Hotelier Ian Schrager, founder of mythical 1970s nightclub Studio 54 and credited with creating the concept of the ‘boutique hotel’, has announced the opening of his new hotel brand PUBLIC in New York, which opens on June 7.

PUBLIC, which is located at 215 Chrystie Street in the Bowery district, is, claims Schrager, a ‘disruption’ to the city’s current lifestyle brands. PUBLIC’s fundamental ethos will be accessibility, with a focus on style, sharp service and fun facilities.

“I truly believe that everyone deserves a one-of-a-kind experience that lifts their spirits and makes their heart beat faster, one that elicits an emotional response…and to deliver this at a reasonable price point is even more on the mark for today’s savvy and sophisticated traveller,” says Schrager of the project.

Life Lessons from Ian Schrager. Ian Schrager, who founded Studio 54 with Steve Rubell and created the boutique hotel concept with the Morgans Hotel in 1984, is arguably the Steve Jobs of the hospitality industry.

But now, this avatar of stylish exclusivity is reinventing himself as a populist, hawking a “luxury for all” concept with the new Public hotel. On Chrystie Street on the Lower East Side he promises celebrity-class digs on an Airbnb budget.

Now 70, and recently pardoned for his 1980 tax evasion conviction at Studio 54 (one of President Barack Obama’s last official acts), Mr. Schrager offered some life lessons that helped him thrive for four decades in the cultural cross hairs.

Give customers only what they want.

Did you see the movie “The Founder”? Hamburger places used to have girls with skimpy outfits and roller skates to take orders. You had to wait 20 minutes. These guys from McDonald’s realized that 90 percent of their orders were for Cokes, hamburgers and French fries, so they cut out everything else.

At Public, we’re getting rid of bellmen, getting rid of porters, getting rid of concierges. People have suitcases on wheels. Nobody wants bellmen.

Hotels need to evolve, just as taxis and other businesses have discovered.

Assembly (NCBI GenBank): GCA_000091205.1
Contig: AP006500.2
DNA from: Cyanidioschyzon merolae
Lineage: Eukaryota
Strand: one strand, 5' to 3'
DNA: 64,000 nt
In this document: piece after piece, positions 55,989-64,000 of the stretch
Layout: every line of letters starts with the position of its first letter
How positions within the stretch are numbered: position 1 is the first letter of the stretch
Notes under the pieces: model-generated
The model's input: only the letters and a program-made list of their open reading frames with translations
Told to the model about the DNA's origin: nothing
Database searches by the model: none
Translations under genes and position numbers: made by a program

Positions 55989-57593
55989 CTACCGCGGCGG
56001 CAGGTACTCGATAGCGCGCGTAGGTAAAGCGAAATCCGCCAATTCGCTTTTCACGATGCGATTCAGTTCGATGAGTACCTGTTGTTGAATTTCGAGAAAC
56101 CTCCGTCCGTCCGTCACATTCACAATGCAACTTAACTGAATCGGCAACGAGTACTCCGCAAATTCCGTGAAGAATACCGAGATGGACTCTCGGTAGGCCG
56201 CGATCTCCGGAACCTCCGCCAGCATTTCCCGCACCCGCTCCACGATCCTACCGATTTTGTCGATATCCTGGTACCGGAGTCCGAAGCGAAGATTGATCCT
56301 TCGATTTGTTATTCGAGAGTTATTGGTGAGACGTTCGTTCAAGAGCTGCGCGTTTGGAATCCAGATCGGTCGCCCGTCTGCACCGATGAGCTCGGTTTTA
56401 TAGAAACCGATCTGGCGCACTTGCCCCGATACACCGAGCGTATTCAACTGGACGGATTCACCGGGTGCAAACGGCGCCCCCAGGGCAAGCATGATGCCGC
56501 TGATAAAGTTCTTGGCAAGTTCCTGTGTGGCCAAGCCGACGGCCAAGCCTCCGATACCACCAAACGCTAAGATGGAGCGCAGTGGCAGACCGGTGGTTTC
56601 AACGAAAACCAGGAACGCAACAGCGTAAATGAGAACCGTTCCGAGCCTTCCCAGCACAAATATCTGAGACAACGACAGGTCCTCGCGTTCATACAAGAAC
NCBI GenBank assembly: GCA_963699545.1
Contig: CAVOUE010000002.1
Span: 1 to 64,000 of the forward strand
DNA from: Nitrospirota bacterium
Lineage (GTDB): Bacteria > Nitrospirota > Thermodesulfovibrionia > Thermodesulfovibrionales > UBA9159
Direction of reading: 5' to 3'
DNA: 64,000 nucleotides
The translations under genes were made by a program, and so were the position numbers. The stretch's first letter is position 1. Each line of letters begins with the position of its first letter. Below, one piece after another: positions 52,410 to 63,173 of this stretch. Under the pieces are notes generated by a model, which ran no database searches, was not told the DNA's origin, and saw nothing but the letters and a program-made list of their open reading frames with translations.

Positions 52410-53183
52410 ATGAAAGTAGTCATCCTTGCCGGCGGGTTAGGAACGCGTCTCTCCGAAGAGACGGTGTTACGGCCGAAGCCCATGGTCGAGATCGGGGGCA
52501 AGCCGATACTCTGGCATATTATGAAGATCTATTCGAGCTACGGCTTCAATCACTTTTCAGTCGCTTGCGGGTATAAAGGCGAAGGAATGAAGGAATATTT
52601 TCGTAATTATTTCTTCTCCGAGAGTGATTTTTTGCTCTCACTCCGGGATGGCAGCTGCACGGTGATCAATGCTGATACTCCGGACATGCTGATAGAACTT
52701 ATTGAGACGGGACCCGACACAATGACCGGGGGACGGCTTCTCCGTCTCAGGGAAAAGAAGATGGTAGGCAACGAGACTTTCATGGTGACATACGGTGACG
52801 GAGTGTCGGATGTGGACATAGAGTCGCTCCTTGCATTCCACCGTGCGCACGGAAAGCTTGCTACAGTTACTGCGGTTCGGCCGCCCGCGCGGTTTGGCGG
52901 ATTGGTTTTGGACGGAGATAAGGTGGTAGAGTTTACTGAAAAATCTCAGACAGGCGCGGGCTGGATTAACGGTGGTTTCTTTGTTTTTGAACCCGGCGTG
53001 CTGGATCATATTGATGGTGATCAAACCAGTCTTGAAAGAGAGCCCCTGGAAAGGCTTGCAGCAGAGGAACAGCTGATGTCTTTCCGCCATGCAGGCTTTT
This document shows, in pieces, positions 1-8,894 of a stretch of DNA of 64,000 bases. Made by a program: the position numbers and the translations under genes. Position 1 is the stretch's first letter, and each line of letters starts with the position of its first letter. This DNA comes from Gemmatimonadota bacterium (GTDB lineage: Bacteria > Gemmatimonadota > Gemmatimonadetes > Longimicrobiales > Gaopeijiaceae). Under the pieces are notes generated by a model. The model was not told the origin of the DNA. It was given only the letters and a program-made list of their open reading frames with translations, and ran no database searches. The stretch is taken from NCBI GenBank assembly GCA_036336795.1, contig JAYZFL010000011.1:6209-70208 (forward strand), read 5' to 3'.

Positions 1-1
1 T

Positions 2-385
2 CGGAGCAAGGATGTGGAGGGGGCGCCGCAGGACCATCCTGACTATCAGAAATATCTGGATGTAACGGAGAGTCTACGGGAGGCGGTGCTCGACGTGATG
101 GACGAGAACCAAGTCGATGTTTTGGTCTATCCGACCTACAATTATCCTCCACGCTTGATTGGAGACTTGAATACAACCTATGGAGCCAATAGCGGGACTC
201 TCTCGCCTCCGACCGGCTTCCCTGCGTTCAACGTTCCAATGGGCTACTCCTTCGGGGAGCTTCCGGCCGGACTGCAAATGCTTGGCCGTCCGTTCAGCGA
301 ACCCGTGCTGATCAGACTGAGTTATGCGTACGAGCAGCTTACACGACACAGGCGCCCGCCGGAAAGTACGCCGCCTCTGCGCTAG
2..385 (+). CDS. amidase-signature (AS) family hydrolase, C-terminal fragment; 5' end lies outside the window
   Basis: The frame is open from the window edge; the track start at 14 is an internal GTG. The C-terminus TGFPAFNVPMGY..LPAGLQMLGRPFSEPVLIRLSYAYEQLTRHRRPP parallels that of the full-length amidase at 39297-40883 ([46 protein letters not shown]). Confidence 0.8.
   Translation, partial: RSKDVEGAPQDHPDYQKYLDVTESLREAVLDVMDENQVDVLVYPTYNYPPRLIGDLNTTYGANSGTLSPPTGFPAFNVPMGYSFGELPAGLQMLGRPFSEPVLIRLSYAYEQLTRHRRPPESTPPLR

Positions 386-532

The hotel industry is in denial about Airbnb, the same way they were about the online travel agencies. But you can’t compete by playing politics. You can’t stall progress. The only way to compete with a strong idea like Airbnb is with another strong idea. You provide a social community space, because Airbnb can’t do that.

A hotel traditionally provided a manifestation of the social fabric of that city. It’s when the real estate guys got ahold of it that they stopped doing it.

Don’t rely on marketing experts. Trust your gut.

Every other hotel company is obsessed with millennials. You think Apple is obsessed with making phones for millennials? If something is good, it resonates with everybody.

You’re only as good as your next party.

I must still be trying to prove something. We’re doing the opening for Public. I still think I’m going to throw a party and nobody’s coming. I think a lot of creative people are driven by that same thing — it’s not so much the drive for success as it is the drive to avoid failure.

I’m in the Mona Lisa business. I’m trying to do something really incredible and unique every time I step up.

Being nice matters.

If I had to choose a hero, that’s easy, Walt Disney. He’s the perfect combination of art and commerce. I could say Steve Jobs, but I would have been a nicer Steve Jobs.

And if you have to be mean, let your partner do it.